# The Statistics of EEG Unipolar References: Derivations and Properties

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## Abstract

In this brief communication, which complements the EEG reference review (Yao et al. in Brain Topogr, 2019), we provide the mathematical derivations that show: (1) any EEG reference admits the general form of a linear transformation of the ideal multichannel EEG potentials with reference to infinity; (2) the average reference (AR), the reference electrode standardization technique (REST), and its regularized version (rREST) are solving the linear inverse problems that can be derived from both the maximum likelihood estimate (MLE) and the Bayesian theory; however, REST is based on more informative prior/constraint of volume conduction than that of AR; (3) we show for the first time that REST is also a unipolar reference (UR), allowing us to define a general family of URs with unified notations; (4) some notable properties of URs are ‘no memory’, ‘rank deficient by 1’, and ‘orthogonal projector centering’; (5) we also point out here, for the first time, that rREST provides the optimal interpolating function that can be used when the reference channel is missing or the ‘bad’ channels are rejected. The derivations and properties imply that: (a) any two URs can transform to each other and referencing with URs multiple times will not accumulate artifacts; (b) whatever URs the EEG data was previously transformed with, the minimum norm solution to the reference problem will be REST and AR with and without modeling volume conduction, respectively; (c) the MLE and the Bayesian theory show the theoretical optimality of REST. The advantages and limitations of AR and REST are discussed to guide readers for their proper use.

## Keywords

The family of unipolar references Average reference REST reference Maximum likelihood estimate No memory property## Introduction

This brief communication provides the detailed mathematical demonstrations as well as some new findings that complement the EEG reference review (Yao et al. 2019). That review provides an overview of the state of the art of proposals for the EEG reference. When discussing current issues, it was evidently necessary to summarize the novel statistical approaches to the reference problem which is best described as the estimation of the potential at infinity. We thus build the family of unipolar references (URs), derive a novel maximum likelihood estimator (MLE), formulate a few notable properties and compare them to the related Bayesian estimators for this linear inverse problem first described in (Hu et al. 2018c).

### The Origin of EEG Reference Electrode Problem

### Previous Attempts and Recent Progress

Previous notable attempts to design an optimal reference have been to carry out online recording with respect to a cephalic reference electrode e.g. Cz, Fz, Oz and FCz, etc. and subsequent offline computation of a different reference (re-referencing). Examples are such as the linked mastoids (LM) (Gibbs et al. 1936; Faux et al. 1990), the average reference (AR) (Goldman 1950; Offner 1950), the reference electrode standardization technique (REST) (Yao 2001), and its regularized version (rREST) (Hu et al. 2018c). All of these are URs (Hu et al. 2018b), meaning that all the active electrodes are referenced to a unique reference signal. By contrast, other also proposed the non-URs, such as the bipolar reference recordings (Berger 1929; Niedermeyer and Da Silva 2005) and the scalp Laplacian (Hjorth 1975; Pascual-marqui et al. 1988; Perrin et al. 1989).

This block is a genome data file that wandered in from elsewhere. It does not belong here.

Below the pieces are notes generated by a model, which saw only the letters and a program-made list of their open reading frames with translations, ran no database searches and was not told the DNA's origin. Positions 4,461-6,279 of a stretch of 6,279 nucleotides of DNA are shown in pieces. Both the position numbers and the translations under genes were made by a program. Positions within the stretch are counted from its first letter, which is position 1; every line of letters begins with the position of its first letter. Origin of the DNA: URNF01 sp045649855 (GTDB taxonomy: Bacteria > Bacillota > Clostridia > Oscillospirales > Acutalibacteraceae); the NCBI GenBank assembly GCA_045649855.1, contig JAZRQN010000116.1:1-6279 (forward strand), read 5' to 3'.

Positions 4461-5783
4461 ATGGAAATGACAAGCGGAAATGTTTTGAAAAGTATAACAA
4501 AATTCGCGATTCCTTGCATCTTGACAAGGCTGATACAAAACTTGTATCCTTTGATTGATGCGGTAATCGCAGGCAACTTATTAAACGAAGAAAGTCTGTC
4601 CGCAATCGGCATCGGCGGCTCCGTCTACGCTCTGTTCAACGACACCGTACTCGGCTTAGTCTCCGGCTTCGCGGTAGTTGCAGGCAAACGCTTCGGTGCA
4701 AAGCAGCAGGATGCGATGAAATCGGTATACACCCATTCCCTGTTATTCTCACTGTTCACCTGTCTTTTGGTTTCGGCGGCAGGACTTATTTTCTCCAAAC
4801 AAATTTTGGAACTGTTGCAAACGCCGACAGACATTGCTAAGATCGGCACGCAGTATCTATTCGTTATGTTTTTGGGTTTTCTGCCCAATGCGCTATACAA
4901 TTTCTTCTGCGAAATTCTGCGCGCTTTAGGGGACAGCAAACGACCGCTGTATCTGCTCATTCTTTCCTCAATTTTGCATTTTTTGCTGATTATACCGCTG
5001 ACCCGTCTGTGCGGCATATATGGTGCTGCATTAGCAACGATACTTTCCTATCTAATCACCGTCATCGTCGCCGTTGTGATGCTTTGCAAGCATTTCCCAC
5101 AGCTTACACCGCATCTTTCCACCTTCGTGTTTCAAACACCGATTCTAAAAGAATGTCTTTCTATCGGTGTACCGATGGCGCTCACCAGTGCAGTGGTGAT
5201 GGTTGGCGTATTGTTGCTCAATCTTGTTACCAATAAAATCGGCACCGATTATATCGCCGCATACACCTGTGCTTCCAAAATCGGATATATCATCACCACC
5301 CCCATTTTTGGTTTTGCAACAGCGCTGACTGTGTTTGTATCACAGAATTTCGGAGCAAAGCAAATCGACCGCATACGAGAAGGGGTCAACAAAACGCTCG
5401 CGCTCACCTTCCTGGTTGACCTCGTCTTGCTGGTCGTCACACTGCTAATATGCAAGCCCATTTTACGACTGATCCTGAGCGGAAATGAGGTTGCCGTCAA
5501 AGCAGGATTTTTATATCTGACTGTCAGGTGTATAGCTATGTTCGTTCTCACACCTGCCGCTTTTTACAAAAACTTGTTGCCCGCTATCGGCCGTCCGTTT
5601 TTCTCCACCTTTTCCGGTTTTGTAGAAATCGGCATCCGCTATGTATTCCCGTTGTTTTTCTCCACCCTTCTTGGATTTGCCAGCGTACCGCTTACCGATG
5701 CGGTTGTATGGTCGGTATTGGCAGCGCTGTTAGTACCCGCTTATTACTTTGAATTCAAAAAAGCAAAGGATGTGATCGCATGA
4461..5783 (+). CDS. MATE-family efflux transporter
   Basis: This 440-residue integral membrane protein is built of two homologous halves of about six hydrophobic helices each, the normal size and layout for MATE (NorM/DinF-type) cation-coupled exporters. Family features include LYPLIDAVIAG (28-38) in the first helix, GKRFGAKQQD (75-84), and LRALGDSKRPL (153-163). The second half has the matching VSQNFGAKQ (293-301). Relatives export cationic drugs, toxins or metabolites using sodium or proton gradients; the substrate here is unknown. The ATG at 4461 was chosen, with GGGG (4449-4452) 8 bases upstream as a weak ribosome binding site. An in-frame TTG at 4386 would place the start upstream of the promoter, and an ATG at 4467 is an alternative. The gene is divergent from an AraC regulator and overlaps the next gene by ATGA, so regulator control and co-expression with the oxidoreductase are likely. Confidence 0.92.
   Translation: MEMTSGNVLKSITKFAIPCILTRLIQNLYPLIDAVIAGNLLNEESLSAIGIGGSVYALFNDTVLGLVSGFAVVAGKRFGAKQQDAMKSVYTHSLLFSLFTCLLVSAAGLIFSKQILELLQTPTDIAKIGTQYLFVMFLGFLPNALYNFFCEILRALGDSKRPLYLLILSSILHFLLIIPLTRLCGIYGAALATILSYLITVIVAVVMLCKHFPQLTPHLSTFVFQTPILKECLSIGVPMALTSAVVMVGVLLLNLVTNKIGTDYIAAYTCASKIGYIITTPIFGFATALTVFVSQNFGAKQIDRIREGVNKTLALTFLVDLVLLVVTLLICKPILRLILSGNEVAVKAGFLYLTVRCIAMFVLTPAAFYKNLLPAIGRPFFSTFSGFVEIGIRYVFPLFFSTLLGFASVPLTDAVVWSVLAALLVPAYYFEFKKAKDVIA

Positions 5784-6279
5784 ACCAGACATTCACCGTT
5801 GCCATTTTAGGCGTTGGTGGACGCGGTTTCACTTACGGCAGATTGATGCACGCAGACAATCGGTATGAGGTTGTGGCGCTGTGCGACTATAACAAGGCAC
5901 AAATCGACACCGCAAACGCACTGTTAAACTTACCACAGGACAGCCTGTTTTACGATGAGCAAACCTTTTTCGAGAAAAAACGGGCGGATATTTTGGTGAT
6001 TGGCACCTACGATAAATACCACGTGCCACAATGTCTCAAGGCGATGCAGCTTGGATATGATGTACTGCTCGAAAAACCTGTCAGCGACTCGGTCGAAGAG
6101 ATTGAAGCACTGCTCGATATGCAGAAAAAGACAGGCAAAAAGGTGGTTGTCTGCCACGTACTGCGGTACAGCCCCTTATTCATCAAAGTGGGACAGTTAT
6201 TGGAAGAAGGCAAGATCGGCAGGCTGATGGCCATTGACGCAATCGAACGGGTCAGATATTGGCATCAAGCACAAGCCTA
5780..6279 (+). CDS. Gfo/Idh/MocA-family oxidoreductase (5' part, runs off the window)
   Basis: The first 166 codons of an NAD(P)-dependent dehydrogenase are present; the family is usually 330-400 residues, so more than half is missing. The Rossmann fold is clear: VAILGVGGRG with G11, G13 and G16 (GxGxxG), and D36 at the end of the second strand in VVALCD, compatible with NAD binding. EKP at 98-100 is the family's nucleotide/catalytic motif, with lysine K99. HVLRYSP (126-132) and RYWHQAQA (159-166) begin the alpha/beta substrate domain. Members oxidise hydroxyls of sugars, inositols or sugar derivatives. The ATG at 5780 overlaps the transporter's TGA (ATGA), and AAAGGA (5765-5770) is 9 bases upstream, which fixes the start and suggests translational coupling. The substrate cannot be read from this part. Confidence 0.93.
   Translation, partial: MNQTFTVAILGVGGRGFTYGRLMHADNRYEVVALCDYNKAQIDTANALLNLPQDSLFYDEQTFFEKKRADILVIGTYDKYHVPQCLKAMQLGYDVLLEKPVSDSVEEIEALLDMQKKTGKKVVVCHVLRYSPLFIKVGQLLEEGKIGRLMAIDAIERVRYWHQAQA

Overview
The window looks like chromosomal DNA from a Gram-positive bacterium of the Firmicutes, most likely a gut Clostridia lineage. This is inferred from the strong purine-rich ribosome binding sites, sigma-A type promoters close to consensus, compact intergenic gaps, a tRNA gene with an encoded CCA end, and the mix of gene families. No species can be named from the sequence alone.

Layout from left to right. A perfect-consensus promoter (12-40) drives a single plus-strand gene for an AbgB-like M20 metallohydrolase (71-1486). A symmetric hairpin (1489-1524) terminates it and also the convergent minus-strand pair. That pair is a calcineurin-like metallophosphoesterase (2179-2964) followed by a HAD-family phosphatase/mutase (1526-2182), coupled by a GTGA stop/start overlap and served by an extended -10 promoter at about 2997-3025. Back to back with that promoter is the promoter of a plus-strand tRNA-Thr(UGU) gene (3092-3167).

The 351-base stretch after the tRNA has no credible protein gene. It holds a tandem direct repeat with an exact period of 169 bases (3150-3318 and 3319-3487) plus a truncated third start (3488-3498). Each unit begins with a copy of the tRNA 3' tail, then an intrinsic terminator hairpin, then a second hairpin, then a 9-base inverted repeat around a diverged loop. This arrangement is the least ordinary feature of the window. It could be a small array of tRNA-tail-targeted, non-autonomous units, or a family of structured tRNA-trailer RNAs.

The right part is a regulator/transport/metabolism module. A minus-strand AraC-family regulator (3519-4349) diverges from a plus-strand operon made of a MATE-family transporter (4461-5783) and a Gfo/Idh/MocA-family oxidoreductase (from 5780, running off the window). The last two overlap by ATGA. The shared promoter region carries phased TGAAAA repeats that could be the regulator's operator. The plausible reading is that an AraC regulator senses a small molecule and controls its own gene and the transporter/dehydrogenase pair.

It is not difficult to discern that the reference signal of online recording reference electrode or the offline re-references (LM, AR) is just a linear combination to the ideal EEG potentials \( {\varvec{\upvarphi }} \) referenced at infinity. In recent years, AR and REST have been the two of the most widely adopted references. The justification of AR is that if the head is modeled as a layered spherical sphere with the neural currents spreading in a isotropic way, the discrete integral of the potentials over the head surface will be zero (Bertrand et al. 1985). REST is a method to approximately reconstruct the potentials \( {\varvec{\upvarphi }} \), by making use of the forward head model and the equivalent sources model shown in (1) (Yao 2001). A more recent development is rREST which also deals with the denoising problem via the generalized cross validation criterion (Hu et al. 2018c). It is shown as well in the same paper that the use of a population average lead field yields better results than the use of spherical lead field. With this variety of URs to pick from, it is evident that a unified model is needed to analyze interrelations between reference procedures as well as to compare their properties.

### Remaining Problems and Proposals

REST is based on the fact that EEG activities are ultimately generated by the same neural sources no matter what reference is used. The introduction of REST has stimulated an increasing number of comparative studies on how different references affect experimental data analysis (Bonfiglio et al. 2013; Tian and Yao 2013; Kugiumtzis and Kimiskidis 2015; Chella et al. 2016; Mumtaz and Malik 2018). However, we felt that purely empirical comparisons may be incomplete. Several questions remained unanswered. For instances, how can one formulate in a single model all the reference transformations? What this type of model reveals about the connections among the various references? Are all the URs dependent on each other? Is REST an UR which drags along the remaining impacts of previous use of other references? What are the common properties of the URs? Is it possible to achieve the unbiased estimator to the ideal infinity reference? What are the statistical interpretations for AR and REST? Are AR and REST valid from the view of mathematical statistics? These questions came to the forefront during drafting the accompanying review of the EEG reference problem (Yao et al. 2019).